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Title Image


This blog is predominately about camera trapping in California. We camera trap to save our souls and to teach primary school students about biology and conservation. We will also touch on other camera trapping news and musings, sets from afar, mediocre herpetology, sucky birding, and other natural history discussions.

Monday, January 30, 2012

Beware of the Mountain Lions

We have had two different Mt. Lion warnings on the UCSC campus in the last couple of weeks.  When I got the text message for the second warning last week I decided to walk out to the area of the sighting and see if I could see myself a cat.  Alas, I was not attacked nor did I see a Mt. Lion. For that matter I could not even find any sign of Mt. Lions. No footprints, no scat.  I did not really expect to find much, but was still a bit disappointed. I have been busy finishing the last few experiments and getting figures and a manuscript ready for publication so I have not gotten outside much at all in January.  Hopefully February will be better and you will be seeing more frequent posts on CTC again.

I will have to just leave you with a couple of Mt. Lion footprints from 2011.

The first I found in the Yuba Gap placing cams ahead of the Codger's workshop.


The second was found a few days later at the Chimineas Ranch while exploring a canyon with Randomtruth.


Lastly an out of focus image of Mt. Lion scat. I can now proudly make bets in a bar that I could distinguish Mt. Lion poop from the other large American carnivores with my eyes closed and my nosed turned up. Just leave out the Southern 40 Miles of Arizona and New Mexico, Jaguars, Ocelots and Jaguarundis; my scent palate is not that refined yet.


On another note, what is the currently excepted binomial nomenclature for the mountain lion?  I see it as both Panthera concolor and Puma concolor in fairly recent guides and sources.

Friday, January 6, 2012

Link Dump

Male Western snowy plover (Charadrius alexandrinus nivosus)
Male Western Snowy Plover. (Photo by Lisa Cox/USFWS)

Javan Rhinos camera trapped (h/t Chris Hartzell).

City bird versus country bird accents (h/t Bay Laurel).

What American in their right mind would not want David Attenborough narrating their nature specials?

How Belgium came to dominate the world of beer brewing (via Ezra Klein).

I am not a huge fan of the end of the year lists, but Randomtruth's favorite flora of 2011 is an exception.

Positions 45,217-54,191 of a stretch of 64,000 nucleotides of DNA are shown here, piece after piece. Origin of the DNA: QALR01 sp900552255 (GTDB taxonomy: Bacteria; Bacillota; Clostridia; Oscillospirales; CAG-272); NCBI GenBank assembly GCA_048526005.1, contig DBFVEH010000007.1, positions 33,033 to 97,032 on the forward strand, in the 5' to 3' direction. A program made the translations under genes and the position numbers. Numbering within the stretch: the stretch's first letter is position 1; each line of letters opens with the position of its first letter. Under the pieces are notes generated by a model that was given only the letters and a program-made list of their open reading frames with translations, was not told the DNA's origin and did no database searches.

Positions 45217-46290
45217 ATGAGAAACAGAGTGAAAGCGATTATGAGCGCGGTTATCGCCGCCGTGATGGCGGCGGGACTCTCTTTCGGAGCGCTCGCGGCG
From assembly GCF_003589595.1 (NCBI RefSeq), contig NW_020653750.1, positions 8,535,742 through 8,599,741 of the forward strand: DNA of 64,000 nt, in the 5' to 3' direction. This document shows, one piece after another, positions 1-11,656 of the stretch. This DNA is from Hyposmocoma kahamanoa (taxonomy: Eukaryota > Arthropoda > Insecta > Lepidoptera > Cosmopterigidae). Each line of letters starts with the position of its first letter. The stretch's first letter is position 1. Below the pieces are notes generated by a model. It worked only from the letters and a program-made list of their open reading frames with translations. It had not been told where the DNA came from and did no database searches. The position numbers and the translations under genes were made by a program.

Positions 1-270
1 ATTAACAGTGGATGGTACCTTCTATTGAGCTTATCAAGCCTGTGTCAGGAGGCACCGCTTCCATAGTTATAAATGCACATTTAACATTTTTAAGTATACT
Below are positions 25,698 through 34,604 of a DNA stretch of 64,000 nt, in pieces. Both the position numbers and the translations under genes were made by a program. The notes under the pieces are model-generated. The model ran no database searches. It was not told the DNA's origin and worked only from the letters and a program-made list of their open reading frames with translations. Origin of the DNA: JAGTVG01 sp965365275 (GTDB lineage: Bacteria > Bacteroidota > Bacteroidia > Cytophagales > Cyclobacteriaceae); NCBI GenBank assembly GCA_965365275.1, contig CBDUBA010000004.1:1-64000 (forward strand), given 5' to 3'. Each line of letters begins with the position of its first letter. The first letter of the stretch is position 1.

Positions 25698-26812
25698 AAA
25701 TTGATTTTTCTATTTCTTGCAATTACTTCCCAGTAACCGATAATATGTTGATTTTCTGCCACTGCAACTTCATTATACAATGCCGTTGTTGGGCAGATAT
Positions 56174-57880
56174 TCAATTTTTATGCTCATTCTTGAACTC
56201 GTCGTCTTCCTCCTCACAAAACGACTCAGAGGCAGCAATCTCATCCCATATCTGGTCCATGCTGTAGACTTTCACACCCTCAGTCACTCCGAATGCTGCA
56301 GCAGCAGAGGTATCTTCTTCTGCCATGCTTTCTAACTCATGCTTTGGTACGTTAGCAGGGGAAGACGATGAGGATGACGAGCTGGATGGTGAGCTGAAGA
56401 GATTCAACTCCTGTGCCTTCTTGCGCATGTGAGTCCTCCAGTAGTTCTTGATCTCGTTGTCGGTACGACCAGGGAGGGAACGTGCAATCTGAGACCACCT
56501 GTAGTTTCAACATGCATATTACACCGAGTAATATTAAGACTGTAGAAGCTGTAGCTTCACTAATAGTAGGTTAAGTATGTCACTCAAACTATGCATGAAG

Cal scientists design a robot after lizards.

The CA wolf is caught by a camera trap outside of Butte Falls, OR before it crosses the border.

Cal Academy is having a photo contest.

Monterey Bay marine biologist indited for feeding whales while running her whale watching business.

Australian researchers discover the first known wild hybrid shark.

Wednesday, January 4, 2012

Cougar Comics

Go check out today's XKCD comic.  Its about Cougars, and the kind we are interested in, not the kind that patrol the Marina District at night.  Be sure to click through to the original and read the mouse-over.

UPDATE:  Just realized XKCD doesn't mind embedding his comics in posts so it is now embedded.

Tuesday, January 3, 2012

Guest Post: March of the Marten

This is a guest post by our friend Sean P.  who joins us on many an adventure, from camera trapping the Sierras to herping and BBQing our way through the Mojave Desert. Please feel free to leave comments here and he will be sure to see them.

This is my second year being fortunate enough to work with Chris Wemmer, aka the "Camera Trap Codger." This year I was able to help set traps for his annual camera trap workshop held at the incredible SFSU Sierra Nevada Field Campus. My prime objective, the American marten (Martes americana).

I used a home-brew camera trap with a Sony Cybershot s-600 and a 'Yeti' kit. Unfortunately, when setting up, I did not think to replace the battery powering the mother board/control. Set for night shots only, I started on 7/24/2011... the battery died on 7/31/2011. Four weeks later, I retrieved the camera and realized the error.

Seven shots in eight days. Three weeks of nothing.

Disappointed but, upon return home, I discovered my luck.

First shot a blank- bummer!

Then... shots two and three- my prime objective!




These amazing creatures were followed with four shots of a lovely fawn.


Not bad for what could have turned out to be the camera trap blues! (Although I wish I had the other three weeks of photos...)